Do you know how to find bait in your own backyard?
We’ve all heard it a million times: the economy is still in rough shape and most hunters or anglers are still being forced to get by on tighter budgets than are ideal. As far as fishing is concerned, there are some areas that are difficult to work with on a low cost basis – fishing rods, boating trip budgets, etc. – and others that are easy to do on no budget whatsoever.
In the latter category is fishing baits, which are, quite simply, not worth paying money for when you can simply march out into your backyard and find bait that will get the job done just fine.
Indeed, any experienced angler will know how to wrangle some bait from his or her backyard, whether he or she is looking to save a few bucks or just finds that homegrown baits are more effective anyway.
The big ones, obviously, are worms, which are easy to locate anywhere, from your backyard compost pile to your driveway or a town sidewalk. Worms tend to come out after rainstorms, so if you are looking to replenish your bait supply, use rain as your signal to hit the outdoors. After a spring or summer rain, worms should be everywhere, easy to find and free for the taking as fishing baits.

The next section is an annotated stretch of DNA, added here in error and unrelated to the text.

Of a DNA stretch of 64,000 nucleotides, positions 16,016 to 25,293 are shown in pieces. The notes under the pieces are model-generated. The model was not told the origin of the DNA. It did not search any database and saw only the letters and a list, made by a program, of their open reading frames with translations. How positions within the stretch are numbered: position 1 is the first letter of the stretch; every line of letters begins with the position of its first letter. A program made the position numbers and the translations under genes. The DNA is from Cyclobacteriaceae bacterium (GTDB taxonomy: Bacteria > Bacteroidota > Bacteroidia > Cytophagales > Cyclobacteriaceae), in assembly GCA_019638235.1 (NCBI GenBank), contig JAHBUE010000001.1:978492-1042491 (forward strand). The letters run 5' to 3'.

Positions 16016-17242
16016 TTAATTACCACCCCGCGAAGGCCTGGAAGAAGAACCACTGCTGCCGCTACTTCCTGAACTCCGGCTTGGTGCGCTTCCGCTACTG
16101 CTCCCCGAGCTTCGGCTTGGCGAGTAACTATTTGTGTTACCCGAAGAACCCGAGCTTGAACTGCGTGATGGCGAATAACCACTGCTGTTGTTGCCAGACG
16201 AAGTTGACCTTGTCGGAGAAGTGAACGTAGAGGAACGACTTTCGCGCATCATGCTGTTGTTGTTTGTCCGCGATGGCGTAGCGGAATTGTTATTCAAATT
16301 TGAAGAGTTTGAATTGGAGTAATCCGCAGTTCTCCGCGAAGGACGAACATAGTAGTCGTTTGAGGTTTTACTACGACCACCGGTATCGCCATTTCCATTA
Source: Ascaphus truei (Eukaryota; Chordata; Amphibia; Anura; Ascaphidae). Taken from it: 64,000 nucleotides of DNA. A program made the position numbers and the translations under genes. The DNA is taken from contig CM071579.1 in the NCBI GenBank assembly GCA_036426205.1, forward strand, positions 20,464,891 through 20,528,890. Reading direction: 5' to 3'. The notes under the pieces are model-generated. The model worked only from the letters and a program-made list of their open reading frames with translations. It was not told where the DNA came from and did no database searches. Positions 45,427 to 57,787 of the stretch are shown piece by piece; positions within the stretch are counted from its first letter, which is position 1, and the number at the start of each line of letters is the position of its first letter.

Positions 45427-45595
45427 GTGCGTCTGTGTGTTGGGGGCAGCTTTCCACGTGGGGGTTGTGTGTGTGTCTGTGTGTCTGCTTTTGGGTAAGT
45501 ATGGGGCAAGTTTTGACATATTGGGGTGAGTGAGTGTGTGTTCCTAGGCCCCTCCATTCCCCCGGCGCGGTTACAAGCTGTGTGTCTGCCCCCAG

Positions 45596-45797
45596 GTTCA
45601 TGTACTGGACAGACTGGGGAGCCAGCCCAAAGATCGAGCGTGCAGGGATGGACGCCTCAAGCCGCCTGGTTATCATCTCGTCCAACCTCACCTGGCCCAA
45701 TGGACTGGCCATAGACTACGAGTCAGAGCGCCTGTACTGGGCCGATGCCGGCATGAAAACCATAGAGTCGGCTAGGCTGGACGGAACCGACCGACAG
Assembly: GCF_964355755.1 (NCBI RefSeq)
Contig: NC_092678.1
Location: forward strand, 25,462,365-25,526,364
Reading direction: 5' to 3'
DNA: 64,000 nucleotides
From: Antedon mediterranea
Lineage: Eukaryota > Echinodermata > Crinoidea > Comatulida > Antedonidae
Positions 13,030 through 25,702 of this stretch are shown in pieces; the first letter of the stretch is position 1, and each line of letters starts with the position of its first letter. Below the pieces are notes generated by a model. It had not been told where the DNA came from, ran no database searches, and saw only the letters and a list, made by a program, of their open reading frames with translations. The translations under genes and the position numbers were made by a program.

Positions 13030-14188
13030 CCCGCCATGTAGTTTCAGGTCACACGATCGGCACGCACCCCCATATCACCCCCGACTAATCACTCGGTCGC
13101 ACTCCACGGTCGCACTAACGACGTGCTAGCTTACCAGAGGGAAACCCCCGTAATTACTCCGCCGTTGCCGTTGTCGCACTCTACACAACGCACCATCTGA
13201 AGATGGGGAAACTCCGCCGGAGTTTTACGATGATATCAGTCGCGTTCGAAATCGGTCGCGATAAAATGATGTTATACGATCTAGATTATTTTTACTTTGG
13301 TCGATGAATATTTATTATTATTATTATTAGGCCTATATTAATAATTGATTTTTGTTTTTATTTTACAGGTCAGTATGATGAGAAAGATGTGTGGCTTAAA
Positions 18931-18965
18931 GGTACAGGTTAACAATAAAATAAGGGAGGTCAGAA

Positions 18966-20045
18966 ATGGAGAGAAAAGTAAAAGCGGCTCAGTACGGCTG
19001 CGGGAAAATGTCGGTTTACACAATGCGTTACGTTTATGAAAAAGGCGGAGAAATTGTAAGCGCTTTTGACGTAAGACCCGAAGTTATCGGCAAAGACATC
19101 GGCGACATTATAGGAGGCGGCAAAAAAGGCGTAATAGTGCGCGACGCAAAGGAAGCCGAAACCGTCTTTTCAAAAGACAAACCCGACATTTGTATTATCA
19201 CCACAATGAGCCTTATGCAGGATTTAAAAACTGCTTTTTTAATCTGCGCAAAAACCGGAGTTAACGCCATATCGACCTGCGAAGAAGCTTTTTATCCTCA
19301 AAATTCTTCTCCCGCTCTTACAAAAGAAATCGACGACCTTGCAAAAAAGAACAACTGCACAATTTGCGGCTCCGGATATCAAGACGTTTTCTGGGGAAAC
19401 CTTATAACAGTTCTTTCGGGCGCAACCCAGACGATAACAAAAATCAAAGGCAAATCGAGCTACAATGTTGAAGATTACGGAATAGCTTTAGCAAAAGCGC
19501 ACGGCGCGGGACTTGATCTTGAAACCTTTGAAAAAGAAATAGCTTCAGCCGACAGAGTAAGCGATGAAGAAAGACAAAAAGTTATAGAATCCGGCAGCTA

Sure beats paying for bait at your favorite fishing supply store.
Of course, you can’t always count on rain to refill your bait box. Sometimes, you need baits right away and rain is simply nowhere to be seen in the weather forecast. With that said, rain isn’t the only way to find worms on your property.
Head to your backyard or venture into the woods with an eye out for substantially-sized rocks. Many types of worms and bugs will often camp out underneath these boulders because the environment – dark and moist – is ideal for them.
Flip over a few rocks with an eye out for worms. Chances are, you won’t find as many as you would out in the open after a rain storm, but you should still be able to locate some that can tide you over well until a spot of rain comes through and flushes the little creatures out of their hiding spots.
If you are having no luck finding worms, you may need to switch your game and go after a different kind of bait. Grasshoppers, while harder to catch and harder to keep in captivity until you need them for a fishing trip, are perfect as baits because their erratic movements catch many a fish’s eye in the water.
Similarly, butterflies make for beautiful baits that can substitute for more conventional fly fishing baits. Using a butterfly net can make ensnaring elusive baits like grasshoppers or butterflies an easier task, especially since live baits are optimal for all fishing activities.
Once you’ve wrangled up your baits, make sure you are doing all you can to keep them alive for when you need them on the fishing boat. Worms are easy: all you need is a “worm bed,” or a nice clump of moist soil, which you can store in an enclosed wooden container.
Other baits will require different care processes – look up different methods online – just make sure that you are always keeping your different types of baits in separate containers. This will result in healthier bugs and insects and will make organization of baits easier.
Do have other free bait sources you’ve used in the past? Comment below with your tips.